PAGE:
honored, and lived in splendor; but afterwards Rowl round again. Dryden's Virgil Pastorals.

ruined himself by gaming. He died in 1642. Renewed to life, that she might daily die, There are several of his designs in print, etched I daily doomed to follow.

Dryden. by himself. The old custom upon many estates is to let for RENITENT, adj. Lat. renitens. Acting leases of lives, renewable at pleasure. Swift. against any impulse elastically. It behoved the deity, persisting in the purpose of

By an inflation of the muscles they become soft, mercy to mankind, to renew that revelation from and yet renitent, like so many pillows dissipating the time to time, and to rectify abuses, with such au force of the pressure, and so taking away the sense thority for the renewal and rectification as was suf- of pain.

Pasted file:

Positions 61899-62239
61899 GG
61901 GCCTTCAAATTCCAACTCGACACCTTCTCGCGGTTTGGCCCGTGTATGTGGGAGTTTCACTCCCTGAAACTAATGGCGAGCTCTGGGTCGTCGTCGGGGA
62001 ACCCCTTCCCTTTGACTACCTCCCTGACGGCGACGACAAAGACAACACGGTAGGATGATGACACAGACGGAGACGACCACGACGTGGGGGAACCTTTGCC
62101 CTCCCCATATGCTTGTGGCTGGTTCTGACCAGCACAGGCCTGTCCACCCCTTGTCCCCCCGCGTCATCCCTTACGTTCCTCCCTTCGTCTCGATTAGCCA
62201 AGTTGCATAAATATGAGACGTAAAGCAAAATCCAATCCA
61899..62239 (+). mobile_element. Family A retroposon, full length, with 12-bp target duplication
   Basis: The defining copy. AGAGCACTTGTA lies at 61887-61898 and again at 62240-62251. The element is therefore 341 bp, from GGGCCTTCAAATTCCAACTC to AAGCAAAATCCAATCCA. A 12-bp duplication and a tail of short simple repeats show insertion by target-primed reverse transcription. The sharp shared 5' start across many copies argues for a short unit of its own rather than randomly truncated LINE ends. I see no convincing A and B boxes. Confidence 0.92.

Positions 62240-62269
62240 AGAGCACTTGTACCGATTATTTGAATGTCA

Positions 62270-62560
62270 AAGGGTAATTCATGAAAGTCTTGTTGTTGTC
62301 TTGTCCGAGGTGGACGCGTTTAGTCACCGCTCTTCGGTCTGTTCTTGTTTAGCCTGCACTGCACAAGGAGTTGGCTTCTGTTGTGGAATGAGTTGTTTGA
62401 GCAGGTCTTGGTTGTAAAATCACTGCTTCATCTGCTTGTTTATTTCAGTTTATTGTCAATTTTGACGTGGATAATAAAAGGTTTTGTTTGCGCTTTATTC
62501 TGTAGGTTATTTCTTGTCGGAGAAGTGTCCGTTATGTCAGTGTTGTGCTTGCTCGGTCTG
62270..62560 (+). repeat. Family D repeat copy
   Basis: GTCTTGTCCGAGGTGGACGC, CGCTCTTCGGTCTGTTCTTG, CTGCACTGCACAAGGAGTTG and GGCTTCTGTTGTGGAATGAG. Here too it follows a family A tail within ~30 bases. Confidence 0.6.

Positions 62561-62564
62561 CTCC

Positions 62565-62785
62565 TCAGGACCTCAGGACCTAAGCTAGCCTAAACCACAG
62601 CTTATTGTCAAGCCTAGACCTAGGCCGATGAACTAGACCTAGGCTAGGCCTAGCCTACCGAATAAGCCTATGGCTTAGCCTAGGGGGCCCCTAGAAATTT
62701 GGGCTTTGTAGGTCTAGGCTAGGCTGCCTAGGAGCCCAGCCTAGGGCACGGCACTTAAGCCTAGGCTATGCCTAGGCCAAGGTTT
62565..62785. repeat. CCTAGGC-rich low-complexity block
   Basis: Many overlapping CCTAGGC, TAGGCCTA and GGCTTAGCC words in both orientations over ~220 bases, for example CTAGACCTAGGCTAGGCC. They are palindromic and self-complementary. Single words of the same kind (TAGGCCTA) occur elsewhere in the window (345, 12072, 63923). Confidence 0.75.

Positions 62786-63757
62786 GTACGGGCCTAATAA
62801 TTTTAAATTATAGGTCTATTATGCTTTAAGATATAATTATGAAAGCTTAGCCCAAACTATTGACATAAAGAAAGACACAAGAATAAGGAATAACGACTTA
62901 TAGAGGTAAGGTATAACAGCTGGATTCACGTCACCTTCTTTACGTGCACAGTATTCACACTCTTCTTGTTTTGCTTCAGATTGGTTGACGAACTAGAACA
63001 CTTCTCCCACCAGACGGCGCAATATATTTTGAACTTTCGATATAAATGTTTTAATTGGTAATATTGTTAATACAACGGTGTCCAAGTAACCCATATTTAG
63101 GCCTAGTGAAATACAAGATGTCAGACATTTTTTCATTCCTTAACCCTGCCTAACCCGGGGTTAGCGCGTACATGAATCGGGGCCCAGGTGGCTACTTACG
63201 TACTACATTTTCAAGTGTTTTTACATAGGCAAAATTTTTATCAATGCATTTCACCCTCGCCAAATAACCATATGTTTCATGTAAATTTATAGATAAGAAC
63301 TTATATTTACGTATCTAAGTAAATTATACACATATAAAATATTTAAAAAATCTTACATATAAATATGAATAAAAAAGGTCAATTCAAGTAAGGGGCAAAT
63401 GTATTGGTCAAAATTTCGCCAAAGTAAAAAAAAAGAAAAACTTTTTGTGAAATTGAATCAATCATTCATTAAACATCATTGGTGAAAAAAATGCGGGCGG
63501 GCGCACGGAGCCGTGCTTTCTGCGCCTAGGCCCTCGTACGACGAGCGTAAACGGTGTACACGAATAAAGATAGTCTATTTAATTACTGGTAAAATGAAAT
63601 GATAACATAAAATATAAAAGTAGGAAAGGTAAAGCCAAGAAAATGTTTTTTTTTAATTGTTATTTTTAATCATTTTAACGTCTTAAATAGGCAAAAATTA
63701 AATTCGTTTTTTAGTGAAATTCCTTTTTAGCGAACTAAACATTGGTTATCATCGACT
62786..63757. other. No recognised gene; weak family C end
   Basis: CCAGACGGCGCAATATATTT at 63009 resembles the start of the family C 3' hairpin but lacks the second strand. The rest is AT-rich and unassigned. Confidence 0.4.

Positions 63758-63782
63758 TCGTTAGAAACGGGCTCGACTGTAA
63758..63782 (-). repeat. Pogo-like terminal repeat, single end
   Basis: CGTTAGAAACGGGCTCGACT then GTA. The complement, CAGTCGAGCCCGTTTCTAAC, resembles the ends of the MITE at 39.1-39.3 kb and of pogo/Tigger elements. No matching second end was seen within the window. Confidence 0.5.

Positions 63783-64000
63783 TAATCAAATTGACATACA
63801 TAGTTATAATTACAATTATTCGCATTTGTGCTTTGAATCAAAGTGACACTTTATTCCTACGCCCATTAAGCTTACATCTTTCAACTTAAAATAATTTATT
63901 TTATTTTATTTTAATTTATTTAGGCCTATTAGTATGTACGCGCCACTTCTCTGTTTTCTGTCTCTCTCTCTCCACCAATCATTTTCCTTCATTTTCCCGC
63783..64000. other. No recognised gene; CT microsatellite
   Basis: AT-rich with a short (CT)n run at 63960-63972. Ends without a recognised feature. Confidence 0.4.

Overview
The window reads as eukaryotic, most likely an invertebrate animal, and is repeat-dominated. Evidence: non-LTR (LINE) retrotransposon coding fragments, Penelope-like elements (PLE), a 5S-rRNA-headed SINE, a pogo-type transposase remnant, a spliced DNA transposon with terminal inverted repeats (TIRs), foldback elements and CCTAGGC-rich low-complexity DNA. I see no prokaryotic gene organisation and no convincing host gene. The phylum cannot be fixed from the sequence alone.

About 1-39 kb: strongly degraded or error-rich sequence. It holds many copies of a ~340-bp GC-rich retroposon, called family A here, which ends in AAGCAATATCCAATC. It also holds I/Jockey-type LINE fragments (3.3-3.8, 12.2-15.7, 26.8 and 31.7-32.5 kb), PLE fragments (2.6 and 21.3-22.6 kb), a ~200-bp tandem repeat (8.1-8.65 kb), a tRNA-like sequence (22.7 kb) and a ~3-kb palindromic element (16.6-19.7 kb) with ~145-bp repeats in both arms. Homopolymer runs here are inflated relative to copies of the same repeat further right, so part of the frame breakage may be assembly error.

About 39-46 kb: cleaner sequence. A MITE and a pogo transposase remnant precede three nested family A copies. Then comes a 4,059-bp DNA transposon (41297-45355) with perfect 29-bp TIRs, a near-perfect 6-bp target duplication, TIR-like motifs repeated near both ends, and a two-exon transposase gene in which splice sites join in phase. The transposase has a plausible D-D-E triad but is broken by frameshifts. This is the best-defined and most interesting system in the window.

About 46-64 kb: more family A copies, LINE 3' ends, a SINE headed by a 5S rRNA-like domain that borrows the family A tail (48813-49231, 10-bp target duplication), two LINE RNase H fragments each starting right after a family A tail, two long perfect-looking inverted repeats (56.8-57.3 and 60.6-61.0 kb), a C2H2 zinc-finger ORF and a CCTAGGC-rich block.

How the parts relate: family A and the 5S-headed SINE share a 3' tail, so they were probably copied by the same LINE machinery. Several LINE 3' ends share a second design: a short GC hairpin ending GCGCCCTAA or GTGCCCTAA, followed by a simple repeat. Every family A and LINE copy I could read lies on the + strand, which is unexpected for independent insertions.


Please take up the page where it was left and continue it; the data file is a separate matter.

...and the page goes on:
Ray. ficent evidence of the truth of what was revealed. RENNELL (Thomas), B. D., F.R.S., son of

Forbes.